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Finally someone with the common sense to raise this direly important issue!


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Hawking says humans must go into space

HONG KONG - The survival of the human race depends on its ability to find new homes elsewhere in the universe because there's an increasing risk that a disaster will destroy the Earth, world-renowned scientist Stephen Hawking said Tuesday.

The British astrophysicist told a news conference in Hong Kong that humans could have a permanent base on the moon in 20 years and a colony on Mars in the next 40 years.

"We won't find anywhere as nice as Earth unless we go to another star system," added Hawking, who arrived to a rock star's welcome Monday. Tickets for his lecture planned for Wednesday were sold out.

He added that if humans can avoid killing themselves in the next 100 years, they should have space settlements that can continue without support from Earth.

"It is important for the human race to spread out into space for the survival of the species," Hawking said. "Life on Earth is at the ever-increasing risk of being wiped out by a disaster, such as sudden global warming, nuclear war, a genetically engineered virus or other dangers we have not yet thought of."

The 64-year-old scientist — author of the global best seller "A Brief History of Time" — is wheelchair-bound and communicates with the help of a computer because he suffers from a neurological disorder called amyotrophic lateral sclerosis, or ALS.

Hawking said he's teaming up with his daughter to write a children's book about the universe, aimed at the same age range as the

Harry Potter books.

"It is a story for children, which explains the wonders of the universe," his daughter, Lucy, added.

They didn't provide other details.

Nobody ever seems to want to talk about this issue. I have a theory as to why, but that's for later. After we debate the issue a little bit... >_>

This guy brings up a few very good points about this as well.

We're more likely to have that disastrous event be caused by nature than man. Geologically the earth is in the middle of cycles that include super-volcanoes & being hit by an asteroid or comet.

The exploration and inhabitation of other bodies in our solar system should be a world wide priority. It may even unite the world in a common cause. God knows we need one.

So, what are your thoughts on this?

http://abcnews.go.com/Technology/wireStory...TC-RSSFeeds0312

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Space exploration is incredibly dangerous at present. We need to invest billions in new technologies before this is possible. I don't think we're going to see a solution within the next hundred years tha could allow for any sense of a mass exodus.

Where will we obtain the nitrogen and oxygen necessary for breathing? How will we live in a planet where the gravity is too high/low? How will we get to another solar system? This endeavour could take hundreds, maybe thousands of years before a viable method of extraterrestrial inhabitation is possible.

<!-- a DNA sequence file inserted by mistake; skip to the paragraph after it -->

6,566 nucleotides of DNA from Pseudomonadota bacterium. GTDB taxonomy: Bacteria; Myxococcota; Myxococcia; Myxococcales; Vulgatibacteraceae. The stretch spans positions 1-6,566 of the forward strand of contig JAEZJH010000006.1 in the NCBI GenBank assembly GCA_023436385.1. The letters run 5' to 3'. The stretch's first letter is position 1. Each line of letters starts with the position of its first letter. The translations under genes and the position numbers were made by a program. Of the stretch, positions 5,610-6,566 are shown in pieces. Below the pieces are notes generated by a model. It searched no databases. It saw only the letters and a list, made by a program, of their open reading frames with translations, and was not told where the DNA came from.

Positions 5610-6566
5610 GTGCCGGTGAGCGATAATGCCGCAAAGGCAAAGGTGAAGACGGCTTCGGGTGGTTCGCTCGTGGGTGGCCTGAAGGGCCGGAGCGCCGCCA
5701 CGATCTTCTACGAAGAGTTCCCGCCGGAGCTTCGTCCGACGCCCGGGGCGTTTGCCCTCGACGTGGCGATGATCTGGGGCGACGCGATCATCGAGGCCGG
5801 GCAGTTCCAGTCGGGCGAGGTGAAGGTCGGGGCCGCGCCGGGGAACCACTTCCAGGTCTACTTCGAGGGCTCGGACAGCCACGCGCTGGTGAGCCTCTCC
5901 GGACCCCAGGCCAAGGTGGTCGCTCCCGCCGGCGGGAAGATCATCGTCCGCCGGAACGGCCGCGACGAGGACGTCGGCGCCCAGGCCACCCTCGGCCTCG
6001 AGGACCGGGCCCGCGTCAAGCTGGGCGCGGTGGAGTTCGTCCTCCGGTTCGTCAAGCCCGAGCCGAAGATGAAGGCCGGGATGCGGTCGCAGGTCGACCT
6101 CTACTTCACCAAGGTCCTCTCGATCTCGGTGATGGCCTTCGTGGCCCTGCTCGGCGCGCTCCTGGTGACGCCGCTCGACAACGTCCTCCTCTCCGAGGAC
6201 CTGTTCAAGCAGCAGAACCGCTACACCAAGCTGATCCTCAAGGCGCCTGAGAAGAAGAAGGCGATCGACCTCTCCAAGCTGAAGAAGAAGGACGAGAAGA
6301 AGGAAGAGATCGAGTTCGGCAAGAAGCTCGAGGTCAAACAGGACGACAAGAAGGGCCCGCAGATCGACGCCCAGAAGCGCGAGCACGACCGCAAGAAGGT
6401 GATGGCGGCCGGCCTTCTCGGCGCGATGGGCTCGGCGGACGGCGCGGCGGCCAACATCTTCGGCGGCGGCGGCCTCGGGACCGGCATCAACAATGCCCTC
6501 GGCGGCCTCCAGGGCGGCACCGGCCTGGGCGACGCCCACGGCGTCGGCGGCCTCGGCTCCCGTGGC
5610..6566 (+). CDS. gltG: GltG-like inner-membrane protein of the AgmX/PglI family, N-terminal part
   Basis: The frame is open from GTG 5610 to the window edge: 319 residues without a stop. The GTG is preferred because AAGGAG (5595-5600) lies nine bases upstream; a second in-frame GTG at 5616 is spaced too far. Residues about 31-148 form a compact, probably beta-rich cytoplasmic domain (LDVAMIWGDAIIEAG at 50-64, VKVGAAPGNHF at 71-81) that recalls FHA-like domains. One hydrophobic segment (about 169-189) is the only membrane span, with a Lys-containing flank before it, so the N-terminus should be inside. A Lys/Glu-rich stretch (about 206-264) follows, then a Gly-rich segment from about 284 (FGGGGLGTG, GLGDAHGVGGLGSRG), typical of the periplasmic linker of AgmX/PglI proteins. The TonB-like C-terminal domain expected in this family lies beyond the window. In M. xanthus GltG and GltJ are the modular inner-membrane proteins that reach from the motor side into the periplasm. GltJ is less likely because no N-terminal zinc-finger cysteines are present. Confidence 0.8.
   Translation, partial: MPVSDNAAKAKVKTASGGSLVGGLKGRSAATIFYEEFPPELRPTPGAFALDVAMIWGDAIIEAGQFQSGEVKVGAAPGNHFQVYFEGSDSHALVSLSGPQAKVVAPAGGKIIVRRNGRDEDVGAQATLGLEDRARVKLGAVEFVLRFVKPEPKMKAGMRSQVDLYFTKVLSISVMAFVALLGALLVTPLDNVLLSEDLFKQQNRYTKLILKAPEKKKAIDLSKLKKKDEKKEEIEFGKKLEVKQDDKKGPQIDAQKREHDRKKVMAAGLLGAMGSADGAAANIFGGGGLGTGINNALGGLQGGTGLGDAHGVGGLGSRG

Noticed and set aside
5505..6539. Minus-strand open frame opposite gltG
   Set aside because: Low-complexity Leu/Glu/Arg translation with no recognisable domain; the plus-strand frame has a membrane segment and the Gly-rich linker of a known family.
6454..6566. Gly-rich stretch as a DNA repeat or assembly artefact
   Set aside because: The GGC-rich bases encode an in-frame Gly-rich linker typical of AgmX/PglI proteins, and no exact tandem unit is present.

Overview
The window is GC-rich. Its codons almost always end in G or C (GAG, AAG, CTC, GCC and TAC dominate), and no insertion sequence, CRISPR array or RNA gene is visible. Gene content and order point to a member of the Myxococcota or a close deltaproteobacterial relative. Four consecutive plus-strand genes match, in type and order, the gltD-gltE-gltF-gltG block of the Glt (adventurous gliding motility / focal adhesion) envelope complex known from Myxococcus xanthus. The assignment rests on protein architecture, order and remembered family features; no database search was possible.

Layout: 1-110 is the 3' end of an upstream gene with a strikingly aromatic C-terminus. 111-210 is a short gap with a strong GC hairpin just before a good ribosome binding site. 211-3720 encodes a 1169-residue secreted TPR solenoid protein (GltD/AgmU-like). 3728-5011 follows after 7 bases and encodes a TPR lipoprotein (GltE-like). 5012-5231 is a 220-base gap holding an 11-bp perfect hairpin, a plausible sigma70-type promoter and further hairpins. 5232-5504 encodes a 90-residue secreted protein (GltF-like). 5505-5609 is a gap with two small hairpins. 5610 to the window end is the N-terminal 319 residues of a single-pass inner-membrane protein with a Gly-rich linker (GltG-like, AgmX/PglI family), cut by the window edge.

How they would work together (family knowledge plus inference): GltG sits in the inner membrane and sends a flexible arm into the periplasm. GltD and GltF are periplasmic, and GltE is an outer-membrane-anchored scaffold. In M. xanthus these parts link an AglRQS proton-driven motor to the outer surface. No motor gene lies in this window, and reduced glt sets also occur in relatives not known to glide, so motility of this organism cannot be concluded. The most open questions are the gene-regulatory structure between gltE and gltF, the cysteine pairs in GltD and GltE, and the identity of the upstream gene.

Magic!

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It's not a bad idea but I wouldn't say it's feasible. First of all, like Burb said, getting stuff into space takes resources we don't have. Keeping it alive in the short term (oxygen and food) takes resources we don't have. Keeping it alive in the long term (against asteroids, cosmic rays, wildly different gravity) takes technology we don't have.

I mean, I'm all for it. I want to live in space just as much as the next dude. If done right it's probably safer than living on Earth. But there's a lot of stuff that needs to be done to make it work.

The Scientific American recently published an article about how interstellar travel is currently impossible for humans. Cosmic radiation would make you die of cancer before you got halfway to Mars.

I don't think everyone's going to die in the next 100 years. And if we do, we deserved to. I'm all about supporting the future and such but if we all die, there's not much we can do in any case.

All things pass, even humanity. Albeit we're probably the most interesting species to live on this planet in quite some time (perhaps ever), we're going to die, eventually. That doesn't mean we should lay down and shoot ourselves, but we shouldn't have delusions that we're going to be around forever either.

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I think it's entirely possible to have the technology needed to do this within a hundred or two hundred years. Our level of technology has advanced immensely just in the past 100 years. I'll bet people that were around 150 years ago all thought it was impossible for giant metal constructs to fly through the air at incredible speeds, but today there are thousands of them in the sky at any moment. The only problem to be solved with interstellar travel is a propulsion system, the rest of the problems are minor in comparison.

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All things pass, even humanity. Albeit we're probably the most interesting species to live on this planet in quite some time (perhaps ever), we're going to die, eventually. That doesn't mean we should lay down and shoot ourselves, but we shouldn't have delusions that we're going to be around forever either.